# 1. Event and probability

Let us start with a simple experiment by rolling a normal six-faced dice on a completely flat ground.

The outcome can be one, two, three, four, five (like in the picture), or six.
If we
roll the dice, one of these six outcomes always appears, i.e. every result of the dice roll can be found
in the list. And
each one of these outcomes excludes the others, e. g., if we roll a five,
we could not get in the same time two or six or any other of the
listed outcomes (we have only one dice and it shows five).
Outcomes of an experiment/process with random results having such properties are called **elementary events**.
Thus, for a normal six-faced dice roll, one, two, three, four, five, and six are elementary events.

Note, that one and the same experiment/process can have many different sets of elementary events depending on what is wanted to measure. For example, let us have two deserts: desert 1 and desert 2. And we are not able to choose which one to eat, however, one must be chosen. If we happened to have the same six-faced dice, and we want to use it for choosing between the deserts, we may define elementary events of the dice roll just odd (meaning dessert 1) and even (meaning dessert 2). These are also elementary event of a six-faced dice roll, since with every roll one of these two outcomes always appears. And the outcome of the roll can be in the same time either odd or even, i.e., the outcomes exclude each other.

Bring an example of a set of outcomes for the dice roll, which can not be used as elementary events. Answer

Let us denote by $\Omega$ a set of elementary events of some experiment/process with random outcomes. In our example, we fix $\Omega=\{1,2,3,4,5,6\}$.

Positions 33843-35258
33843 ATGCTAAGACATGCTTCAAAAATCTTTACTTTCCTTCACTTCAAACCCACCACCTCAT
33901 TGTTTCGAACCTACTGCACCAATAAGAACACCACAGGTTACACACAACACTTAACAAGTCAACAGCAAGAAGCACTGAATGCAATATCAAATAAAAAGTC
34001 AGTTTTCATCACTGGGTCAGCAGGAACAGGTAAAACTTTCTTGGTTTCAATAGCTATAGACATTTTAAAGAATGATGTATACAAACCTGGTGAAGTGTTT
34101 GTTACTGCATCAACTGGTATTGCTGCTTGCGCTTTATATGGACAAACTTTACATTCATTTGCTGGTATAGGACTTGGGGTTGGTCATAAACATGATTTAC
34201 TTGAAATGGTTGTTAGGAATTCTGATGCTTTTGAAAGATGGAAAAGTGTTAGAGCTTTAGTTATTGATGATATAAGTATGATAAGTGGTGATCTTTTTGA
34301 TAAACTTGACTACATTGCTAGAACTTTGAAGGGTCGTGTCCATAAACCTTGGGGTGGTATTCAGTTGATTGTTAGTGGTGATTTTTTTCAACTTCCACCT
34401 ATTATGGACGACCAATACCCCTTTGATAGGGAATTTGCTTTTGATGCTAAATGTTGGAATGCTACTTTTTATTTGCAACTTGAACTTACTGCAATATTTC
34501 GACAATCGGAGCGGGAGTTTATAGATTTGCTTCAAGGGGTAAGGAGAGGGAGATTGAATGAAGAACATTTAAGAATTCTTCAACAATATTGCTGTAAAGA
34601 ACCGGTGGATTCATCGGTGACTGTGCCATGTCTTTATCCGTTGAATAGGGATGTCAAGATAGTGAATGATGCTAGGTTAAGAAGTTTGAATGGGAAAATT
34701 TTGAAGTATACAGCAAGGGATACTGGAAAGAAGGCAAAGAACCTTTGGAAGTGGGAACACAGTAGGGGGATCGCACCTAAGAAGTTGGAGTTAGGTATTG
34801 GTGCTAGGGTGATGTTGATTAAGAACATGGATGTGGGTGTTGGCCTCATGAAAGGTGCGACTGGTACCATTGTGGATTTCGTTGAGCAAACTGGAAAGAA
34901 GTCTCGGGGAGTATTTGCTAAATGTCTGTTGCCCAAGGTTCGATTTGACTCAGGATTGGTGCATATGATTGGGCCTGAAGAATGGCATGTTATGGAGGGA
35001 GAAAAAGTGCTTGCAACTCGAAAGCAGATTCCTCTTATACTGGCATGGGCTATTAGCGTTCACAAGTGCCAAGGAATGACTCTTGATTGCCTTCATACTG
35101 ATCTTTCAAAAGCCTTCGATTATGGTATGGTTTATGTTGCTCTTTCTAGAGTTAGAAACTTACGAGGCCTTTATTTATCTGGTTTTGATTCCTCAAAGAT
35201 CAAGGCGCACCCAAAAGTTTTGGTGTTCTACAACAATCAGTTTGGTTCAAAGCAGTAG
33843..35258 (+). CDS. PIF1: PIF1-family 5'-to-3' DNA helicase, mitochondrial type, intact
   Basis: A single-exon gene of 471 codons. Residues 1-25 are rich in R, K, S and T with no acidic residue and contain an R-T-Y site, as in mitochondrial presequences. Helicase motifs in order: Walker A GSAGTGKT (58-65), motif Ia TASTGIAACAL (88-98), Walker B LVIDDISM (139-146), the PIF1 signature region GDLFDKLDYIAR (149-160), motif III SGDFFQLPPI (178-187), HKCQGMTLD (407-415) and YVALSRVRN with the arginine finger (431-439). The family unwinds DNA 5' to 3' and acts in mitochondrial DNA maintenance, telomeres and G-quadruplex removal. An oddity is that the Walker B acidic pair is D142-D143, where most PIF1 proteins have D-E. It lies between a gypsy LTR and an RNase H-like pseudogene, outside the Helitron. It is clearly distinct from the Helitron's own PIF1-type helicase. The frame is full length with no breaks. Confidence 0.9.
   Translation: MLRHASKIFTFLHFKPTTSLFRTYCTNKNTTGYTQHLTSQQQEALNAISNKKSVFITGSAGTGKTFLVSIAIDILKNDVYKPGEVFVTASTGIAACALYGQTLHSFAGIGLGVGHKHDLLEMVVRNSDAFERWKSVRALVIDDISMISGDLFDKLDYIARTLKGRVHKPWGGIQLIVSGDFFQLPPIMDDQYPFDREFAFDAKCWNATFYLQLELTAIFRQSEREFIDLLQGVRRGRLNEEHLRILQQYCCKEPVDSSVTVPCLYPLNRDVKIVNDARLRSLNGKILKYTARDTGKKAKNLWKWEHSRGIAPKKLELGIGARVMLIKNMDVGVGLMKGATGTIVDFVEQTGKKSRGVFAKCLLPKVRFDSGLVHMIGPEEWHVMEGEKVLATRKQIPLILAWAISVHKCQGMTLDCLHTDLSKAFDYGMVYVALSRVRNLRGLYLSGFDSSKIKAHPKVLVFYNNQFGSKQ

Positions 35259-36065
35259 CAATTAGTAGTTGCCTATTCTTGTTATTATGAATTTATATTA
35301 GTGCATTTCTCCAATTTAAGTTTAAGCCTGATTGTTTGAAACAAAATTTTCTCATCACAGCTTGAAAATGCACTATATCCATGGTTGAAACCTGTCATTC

What is $\Omega$ in the case of

A subset $A$ of $\Omega$ is called an **event**.

Thus, an event is any fact, which may occur as a result of an experiment/process. It consists of elementary events. An elementary event is the “smallest” event possible.

For example, $A:=\text{"we roll a five"}$ is an event (it is also an elementary event), and $B:=\text{"the outcome is multiple of 3"}$ is an event consisting of two elementary events (i.e. the value is either $3$ or $6$). The event $B$ is not an elementary event.

Bring some examples of events concerning:

Let us have an algorithm, where $x$ is evaluated by rolling a dice:

$x\leftarrow\{1,2,3,4,5,6\}$

if $2$ divides $x$ return $0$

if $3$ divides $x$ return $0$

return $1$.

Which events give the output $0$? Answer

Which events give the output $1$? Answer

Describe the events in terms of elementary events. Answer

In the beginning of an experiment/process with random outcomes, we do not know what will be the result. However, we can describe the result by listing all the elementary events (if there is finite set of them) and assigning to every elementary event a probability.

A **probability** is a numerical indicator between $0$ and
$1$
showing how likely an event is to happen.

Probability $0$ means that the event will never happen, and probability $1$ means that the event will happen for sure.

For example, the probability of the event $A:=\text{"we roll a seven"}$ is $0$ (denoted: $\text{Pr}[A]=0$)
for a normal *six*-faced dice. And if
$A:=\text{"we roll a number less than or equal to 6"}$, then
$\text{Pr}[A]=1$, since one of the elementary events $1$, $2$, $3$, $4$, $5$, $6$ happens always,
if the dice is rolled.

For any experiment/process with random outcomes,

the sum of probabilities of all the elementary events is always $1$.

This property can be used for calculating probability of some event. For example, the table below shows the probabilities of the states of machines in a factory, and we want to know what is the missing probability.

State of machines | Probability |
---|---|

Available for use, being used | |

Available for use, not in use | 0,09 |

Broken down | 0,03 |

By noticing that “available for use, being used”, “available for use, not in use”, “broken down” define all the elementary events, the missing probability $\text{Pr}[\text{"available for use, being used"}]=1-0,09-0,03=0,88$.